Just how uncanny is that valley?
Steven Spielberg unleashed the full trailer for his upcoming motion-capture epic “The Adventures of Tintin” yesterday, and it’s brilliant. Or awful.
It depends on who you ask.
I’ve rarely seen such a polarizing reaction to movie trailer (embedded below). “Tintin,” based on the beloved (though not so much in the U.S.) series of comic books by Belgian artist Hergé, is about a globetrotting young reporter (never mind that he never seems to get around to filing a story) with a knack for getting into trouble. As he races from peril to peril in the mid-century, pre-war setting, he’s accompanied by the hard-drinking, “hard”-swearing Captain Haddock — whose blue streak is amusingly bowdlerized with nautical techno-babble like “billions of blistering barnacles” — his faithful dog Snowy, and an assortment of pistols, seaplanes, chloroform, fast cars, explosions and other stock of a bygone day’s pulp adventures.
The upcoming movie, directed by Spielberg and produced by Peter Jackson, is produced using motion capture technology, of the kind used to create Gollum in the “Lord of the Rings” movies and the Na’vi in “Avatar,” but in an animated style more similar to the recent films of Robert Zemeckis (“A Christmas Carol,” “The Polar Express”). And it’s the motion capture that appears to be the sticking point.
Motion capture animation, which strives to look more realistic than traditional cartoons, famously can run afoul of the “Uncanny Valley” — in which a simulation of a human looks almost, but not quite, realistic. Our minds can accept more abstracted animation, but when a rendering falls into that uncanny valley it just looks creepy. The first “Tintin” trailer, a teaser, largely dodged questions of the Uncanny Valley by sticking to fast action shots and not showing any actual conversations where it might become evident if the “Tintin” animation would fall into the Valley or not. And given the critical panning of many of Zemeckis’ motion capture films, this got Tintin fans nervous.
The new trailer slows down a little bit, showing us some dialogue amidst the action — and it only seems to have solidified peoples’ initial reactions.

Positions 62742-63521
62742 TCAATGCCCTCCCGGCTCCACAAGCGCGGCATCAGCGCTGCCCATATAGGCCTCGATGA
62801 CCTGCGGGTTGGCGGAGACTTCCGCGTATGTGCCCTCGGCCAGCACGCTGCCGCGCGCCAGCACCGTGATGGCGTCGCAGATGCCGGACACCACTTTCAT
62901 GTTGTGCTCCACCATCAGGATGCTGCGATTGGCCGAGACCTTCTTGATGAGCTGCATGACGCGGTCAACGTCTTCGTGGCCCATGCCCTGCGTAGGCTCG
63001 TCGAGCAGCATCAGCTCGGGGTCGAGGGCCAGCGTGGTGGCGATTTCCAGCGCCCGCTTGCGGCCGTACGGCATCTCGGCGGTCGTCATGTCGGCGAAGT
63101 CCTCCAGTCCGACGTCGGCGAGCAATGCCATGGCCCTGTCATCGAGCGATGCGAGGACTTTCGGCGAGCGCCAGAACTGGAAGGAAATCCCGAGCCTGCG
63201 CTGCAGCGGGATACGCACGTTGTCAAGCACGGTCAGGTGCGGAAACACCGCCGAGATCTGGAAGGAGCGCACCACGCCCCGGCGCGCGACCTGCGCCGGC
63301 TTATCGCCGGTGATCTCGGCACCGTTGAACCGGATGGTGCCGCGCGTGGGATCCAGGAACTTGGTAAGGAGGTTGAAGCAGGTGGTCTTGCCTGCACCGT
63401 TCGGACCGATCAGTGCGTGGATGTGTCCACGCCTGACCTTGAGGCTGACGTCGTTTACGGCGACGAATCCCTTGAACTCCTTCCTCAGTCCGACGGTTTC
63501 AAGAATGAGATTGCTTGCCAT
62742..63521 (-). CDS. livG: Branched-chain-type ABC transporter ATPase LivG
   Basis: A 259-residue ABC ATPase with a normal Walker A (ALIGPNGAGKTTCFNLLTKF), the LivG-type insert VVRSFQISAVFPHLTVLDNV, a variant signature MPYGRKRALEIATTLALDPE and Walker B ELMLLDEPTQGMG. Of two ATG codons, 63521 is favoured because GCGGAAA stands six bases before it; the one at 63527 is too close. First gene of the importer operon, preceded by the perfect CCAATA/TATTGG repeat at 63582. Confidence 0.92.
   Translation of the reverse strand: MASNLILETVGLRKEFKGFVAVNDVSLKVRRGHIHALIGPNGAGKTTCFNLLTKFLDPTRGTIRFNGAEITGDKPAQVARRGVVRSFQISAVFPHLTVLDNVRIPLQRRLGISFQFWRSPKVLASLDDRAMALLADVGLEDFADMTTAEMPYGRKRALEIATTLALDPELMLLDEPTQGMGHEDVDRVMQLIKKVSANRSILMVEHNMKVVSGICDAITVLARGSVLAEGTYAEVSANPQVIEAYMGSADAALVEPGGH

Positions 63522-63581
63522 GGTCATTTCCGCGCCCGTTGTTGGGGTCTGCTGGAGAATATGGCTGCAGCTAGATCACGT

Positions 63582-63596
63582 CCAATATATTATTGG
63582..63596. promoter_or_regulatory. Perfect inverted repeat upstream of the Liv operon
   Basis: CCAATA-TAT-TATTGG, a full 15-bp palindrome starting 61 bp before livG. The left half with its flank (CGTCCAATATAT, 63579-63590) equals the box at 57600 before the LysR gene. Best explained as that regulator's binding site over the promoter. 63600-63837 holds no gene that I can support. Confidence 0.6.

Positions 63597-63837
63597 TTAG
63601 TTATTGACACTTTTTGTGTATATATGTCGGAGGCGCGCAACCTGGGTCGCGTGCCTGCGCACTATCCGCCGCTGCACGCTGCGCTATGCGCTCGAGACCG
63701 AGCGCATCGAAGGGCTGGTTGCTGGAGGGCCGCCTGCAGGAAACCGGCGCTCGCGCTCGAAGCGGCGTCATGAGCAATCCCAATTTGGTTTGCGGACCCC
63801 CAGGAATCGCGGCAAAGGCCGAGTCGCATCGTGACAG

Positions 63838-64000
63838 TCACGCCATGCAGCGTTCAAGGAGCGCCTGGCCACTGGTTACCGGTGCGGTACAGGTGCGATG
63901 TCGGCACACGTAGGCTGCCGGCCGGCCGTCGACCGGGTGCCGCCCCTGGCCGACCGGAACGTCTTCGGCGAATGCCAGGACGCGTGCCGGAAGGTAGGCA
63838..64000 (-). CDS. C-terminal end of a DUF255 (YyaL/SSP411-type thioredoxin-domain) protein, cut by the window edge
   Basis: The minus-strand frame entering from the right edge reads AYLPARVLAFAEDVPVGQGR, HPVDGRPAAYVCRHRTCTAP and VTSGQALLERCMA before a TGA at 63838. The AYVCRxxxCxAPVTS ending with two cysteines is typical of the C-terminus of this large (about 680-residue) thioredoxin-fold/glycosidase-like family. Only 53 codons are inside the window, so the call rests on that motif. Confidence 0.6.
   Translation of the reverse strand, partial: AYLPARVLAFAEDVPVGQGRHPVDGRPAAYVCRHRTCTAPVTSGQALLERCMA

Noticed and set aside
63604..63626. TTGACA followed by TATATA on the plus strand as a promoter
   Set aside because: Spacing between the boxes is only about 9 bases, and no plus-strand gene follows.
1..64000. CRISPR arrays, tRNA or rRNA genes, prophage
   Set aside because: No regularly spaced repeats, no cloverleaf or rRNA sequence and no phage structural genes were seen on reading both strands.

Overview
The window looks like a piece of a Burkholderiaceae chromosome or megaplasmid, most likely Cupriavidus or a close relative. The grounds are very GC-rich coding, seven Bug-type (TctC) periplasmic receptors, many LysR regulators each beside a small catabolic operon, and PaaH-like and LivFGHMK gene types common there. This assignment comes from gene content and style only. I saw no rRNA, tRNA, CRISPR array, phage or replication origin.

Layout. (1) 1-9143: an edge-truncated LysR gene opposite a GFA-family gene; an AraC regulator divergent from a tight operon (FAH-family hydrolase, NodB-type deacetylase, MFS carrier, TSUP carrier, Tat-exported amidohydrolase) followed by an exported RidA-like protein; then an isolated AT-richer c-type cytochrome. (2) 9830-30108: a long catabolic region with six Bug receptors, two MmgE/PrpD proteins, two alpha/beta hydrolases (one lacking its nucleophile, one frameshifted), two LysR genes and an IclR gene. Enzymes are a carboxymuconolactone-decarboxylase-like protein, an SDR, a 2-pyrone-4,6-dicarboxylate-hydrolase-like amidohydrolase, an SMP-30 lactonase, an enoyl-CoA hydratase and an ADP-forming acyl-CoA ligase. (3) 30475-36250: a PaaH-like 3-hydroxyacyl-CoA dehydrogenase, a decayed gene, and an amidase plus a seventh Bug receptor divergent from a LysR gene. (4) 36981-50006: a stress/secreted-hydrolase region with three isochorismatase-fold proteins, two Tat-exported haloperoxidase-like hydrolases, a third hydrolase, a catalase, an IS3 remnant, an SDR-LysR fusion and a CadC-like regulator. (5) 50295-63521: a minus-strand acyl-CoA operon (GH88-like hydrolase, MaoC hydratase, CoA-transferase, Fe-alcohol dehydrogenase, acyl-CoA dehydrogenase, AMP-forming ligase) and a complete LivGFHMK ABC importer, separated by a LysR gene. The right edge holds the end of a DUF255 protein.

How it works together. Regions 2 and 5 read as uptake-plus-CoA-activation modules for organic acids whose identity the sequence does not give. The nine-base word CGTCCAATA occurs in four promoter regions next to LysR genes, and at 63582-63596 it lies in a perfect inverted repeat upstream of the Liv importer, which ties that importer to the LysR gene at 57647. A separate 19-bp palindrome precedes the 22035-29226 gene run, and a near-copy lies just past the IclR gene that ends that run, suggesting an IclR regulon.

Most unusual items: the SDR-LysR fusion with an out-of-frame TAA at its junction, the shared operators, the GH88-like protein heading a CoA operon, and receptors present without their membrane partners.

“If you were one of the legions of Tintin fans appalled by the teaser trailer for Steven Spielberg’s The Adventures of Tintin: The Secret of the Unicorn, don’t worry: it gets worse,” wrote the National Post. “A full-length trailer for Spielberg’s first feature-length directorial effort since Indiana Jones and the Kingdom of the Crystal Skull (sorry for the reminder) hit the web this morning, and our beloved Tintin, Snowy and Captain Haddock are still as creepy as ever. The director incorporated CG, motion capture and 3-D in the film, resulting in an aesthetic that uncomfortably straddles CG animation and live action.”
“The motion-capture bugaboo that has bedeviled so many painted faces short of “Avatar” appears to have been defeated by Steven Spielberg,” Michael Cavna wrote for the Washington Post. “… judging strictly by this two-minute-plus peek, the secret’s out: Hergé’s globetrotting boy has reassuringly lively eyes.”
“I LOVE this new trailer,” wrote Drew McWeeny for HitFix. ”This is the Tintin I read when I was growing up, and the exaggerated nature of the action is something that would have been almost impossible to make work in live-action, especially if making a film for younger audiences as well as older. By pushing everything one degree past cartoony, there’s a kick to the action, and the characters here look exactly like the characters that have delighted audiences around the world for so long now.”
Delving into the comments below some of those stories, you run into more of the same. “Ugh, it looks terrible! More dead-fish expressions and awkward flailing mocap animation” or “Huh. This looks pretty cool.” (The anti-motion capture crowd seems a lot more vocal in the comments, but that’s no surprise — online commenters aren’t exactly renowned for their measured, even-handed approach to controversy.)
It’s quite clear that some people have real problems with motion capture. This is to be expected — it’s a new technology, and the examples so far seem not to have nailed it. (Though I have not seen any of the “Polar Express”-style motion capture cartoons.) The past failures of the technology/art don’t necessarily imply that future entries will be subpar, but the reaction to the “Tintin” trailer shows that hating motion capture is definitely a “thing.”
Myself? I enjoyed the trailer, though I can’t say I’ve seen QUITE enough to officially absolve “Tintin” of the Uncanny Valley. It’s always hard to judge a movie by the quick-cut action of a trailer, but “Tintin” looked like a load of fun. I doubt the animation style will make or break the film for me, anyway. The key is likely to be the writing and performances, and I’m hopeful there. “Tintin” is co-written by Steven Moffat, who’s done dazzling work writing for “Doctor Who” and “Sherlock,” by Edgar Wright (“Shaun of the Dead,” “Hot Fuzz”) and Paul Cornish (the upcoming “Attack the Block”) — all three highly regarded. The cast, too, is top-notch, with Daniel Craig, motion capture specialist Andy “Gollum” Serkis, and Simon Pegg and Nick Frost as the bumbling detective duo Thompson and Thomson.
Plus, the trailer had a great bit of dialogue for a reporter like me.
“You do know what you’re doing, eh?” a worried Haddock asks as Tintin hops into the cockpit of a seaplane.
“Relax,” Tintin assures him. “I interviewed a pilot once.”
Little secret for the kiddos: that’s exactly how journalism works.
Here’s the trailer, judge for yourself: